This article by Fiona J McEvoy (YouTheData.com) was originally posted on All Turtles.

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Writing in the New York Times recently, venture capitalist Kai-Fu Lee signaled an important, oncoming change in the way we think about artificial intelligence. We are graduating, he cautioned, from an age of discovery and vision into a more practical era of implementation.

Lee is promoting his new book, titled A.I. Superpowers: China, Silicon Valley, and the New World Order, and he suggests that this transition from lab to launchpad may naturally privilege Chinese advantages—like data abundance and government investment—above the research capabilities and “freewheeling intellectual environment” of the U.S.

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Trying on wearables

This article by Fiona J McEvoy (YouTheData.com) was originally posted on All Turtles.

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The dramatic failures of Google Glass and Snapchat Spectacles demonstrated the countless challenges faced by wearable technologies. Beyond the ubiquitous activity trackers and smartwatches, wearable consumer products have yet to yield a mass-market success. Though the idea of wearable tech and human-technology synergy still gets marketers excited, product designers have yet to hit upon a breakout device that will prove as popular and indispensable as blue jeans. Still, the allure of developing such a product remains irresistible.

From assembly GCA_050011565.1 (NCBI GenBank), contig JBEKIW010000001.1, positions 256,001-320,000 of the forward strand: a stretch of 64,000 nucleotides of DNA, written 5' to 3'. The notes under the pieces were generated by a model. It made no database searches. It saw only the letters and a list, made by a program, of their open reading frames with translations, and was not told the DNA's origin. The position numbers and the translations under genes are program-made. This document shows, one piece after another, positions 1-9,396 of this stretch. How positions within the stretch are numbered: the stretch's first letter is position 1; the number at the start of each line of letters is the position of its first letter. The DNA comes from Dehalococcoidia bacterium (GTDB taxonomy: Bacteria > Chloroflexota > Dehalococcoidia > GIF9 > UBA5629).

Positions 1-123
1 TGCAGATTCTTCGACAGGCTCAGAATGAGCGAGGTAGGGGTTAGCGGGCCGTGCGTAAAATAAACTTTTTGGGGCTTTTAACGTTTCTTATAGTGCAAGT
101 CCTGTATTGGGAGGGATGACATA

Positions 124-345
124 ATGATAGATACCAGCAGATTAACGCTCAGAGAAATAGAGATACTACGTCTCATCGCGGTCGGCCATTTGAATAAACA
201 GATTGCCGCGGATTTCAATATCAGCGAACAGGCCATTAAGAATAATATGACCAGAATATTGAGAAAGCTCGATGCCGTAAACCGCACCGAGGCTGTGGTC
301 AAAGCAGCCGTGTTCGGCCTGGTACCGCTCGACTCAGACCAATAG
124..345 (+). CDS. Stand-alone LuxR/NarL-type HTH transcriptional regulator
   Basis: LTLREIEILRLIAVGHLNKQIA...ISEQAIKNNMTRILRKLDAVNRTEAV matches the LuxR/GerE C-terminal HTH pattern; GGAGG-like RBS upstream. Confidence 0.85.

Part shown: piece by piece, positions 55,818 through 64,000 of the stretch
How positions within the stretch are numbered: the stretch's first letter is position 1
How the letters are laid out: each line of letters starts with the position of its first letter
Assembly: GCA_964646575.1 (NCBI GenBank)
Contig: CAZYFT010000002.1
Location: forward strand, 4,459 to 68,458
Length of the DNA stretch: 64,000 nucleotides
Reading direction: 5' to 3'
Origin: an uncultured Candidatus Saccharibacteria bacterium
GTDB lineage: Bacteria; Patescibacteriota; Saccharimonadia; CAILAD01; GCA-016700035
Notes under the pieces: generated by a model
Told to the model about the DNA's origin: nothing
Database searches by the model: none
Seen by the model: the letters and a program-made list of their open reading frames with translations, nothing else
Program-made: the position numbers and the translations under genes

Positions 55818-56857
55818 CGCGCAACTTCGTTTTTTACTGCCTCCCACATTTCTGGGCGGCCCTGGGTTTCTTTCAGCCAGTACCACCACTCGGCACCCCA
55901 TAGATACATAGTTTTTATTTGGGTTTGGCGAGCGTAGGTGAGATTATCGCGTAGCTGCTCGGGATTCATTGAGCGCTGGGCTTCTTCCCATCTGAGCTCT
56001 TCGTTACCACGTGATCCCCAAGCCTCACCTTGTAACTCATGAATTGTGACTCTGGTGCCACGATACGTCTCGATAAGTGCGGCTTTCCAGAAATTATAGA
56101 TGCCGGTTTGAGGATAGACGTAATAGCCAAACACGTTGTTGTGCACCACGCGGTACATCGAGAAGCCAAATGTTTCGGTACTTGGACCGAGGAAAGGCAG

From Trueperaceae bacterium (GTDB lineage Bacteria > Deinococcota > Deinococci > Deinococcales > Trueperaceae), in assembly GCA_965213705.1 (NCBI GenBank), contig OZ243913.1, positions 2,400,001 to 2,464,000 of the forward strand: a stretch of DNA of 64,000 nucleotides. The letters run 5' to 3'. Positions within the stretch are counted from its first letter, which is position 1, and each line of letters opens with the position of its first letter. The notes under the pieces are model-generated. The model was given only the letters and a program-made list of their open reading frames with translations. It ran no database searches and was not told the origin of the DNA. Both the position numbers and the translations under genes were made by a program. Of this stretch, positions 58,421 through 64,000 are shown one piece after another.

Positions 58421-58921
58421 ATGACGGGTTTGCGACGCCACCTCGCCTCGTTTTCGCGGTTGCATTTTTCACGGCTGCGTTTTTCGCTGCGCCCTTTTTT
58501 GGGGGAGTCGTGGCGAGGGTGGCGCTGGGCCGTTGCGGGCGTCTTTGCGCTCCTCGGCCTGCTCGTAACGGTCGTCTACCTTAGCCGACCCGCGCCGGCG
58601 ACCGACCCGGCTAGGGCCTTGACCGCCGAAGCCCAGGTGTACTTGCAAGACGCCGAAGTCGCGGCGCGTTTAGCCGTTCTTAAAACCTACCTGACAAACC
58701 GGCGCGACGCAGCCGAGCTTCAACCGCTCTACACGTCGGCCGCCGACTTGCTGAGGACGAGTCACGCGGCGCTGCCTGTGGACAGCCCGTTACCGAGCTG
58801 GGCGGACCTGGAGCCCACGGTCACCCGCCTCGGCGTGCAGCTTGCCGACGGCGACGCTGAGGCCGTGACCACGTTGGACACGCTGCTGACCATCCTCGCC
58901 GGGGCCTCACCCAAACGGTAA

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Responsibility & AI: ‘We All Have A Role When It Comes To Shaping The Future’

This article was originally written for the RE•WORK guest blog. This week YouTheData.com founder, Fiona McEvoy, will speak on a panel at the San Francisco Summit

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The world is changing, and that change is being driven by new and emerging technologies. They are evolving the way we behave in our homes, work spaces, public places, vehicles, and with respect to our bodies, pastimes, and associates. All the time we are creating new dependencies, and placing increasing amounts of faith in the engineers, programmers and designers responsible for these systems and platforms.

As we slowly begin to delegate tasks that have until now been the sole purview of human judgment, there is understandable trepidation amongst some factions. Will creators build artificially intelligent machines that act in accordance with our core human values? Do they know what these moral imperatives are and when they are relevant? Are makers thoroughly stress-testing deep learning systems to ensure ethical decision-making? Are they trying to understand how AI can challenge key principles, like dignity and respect?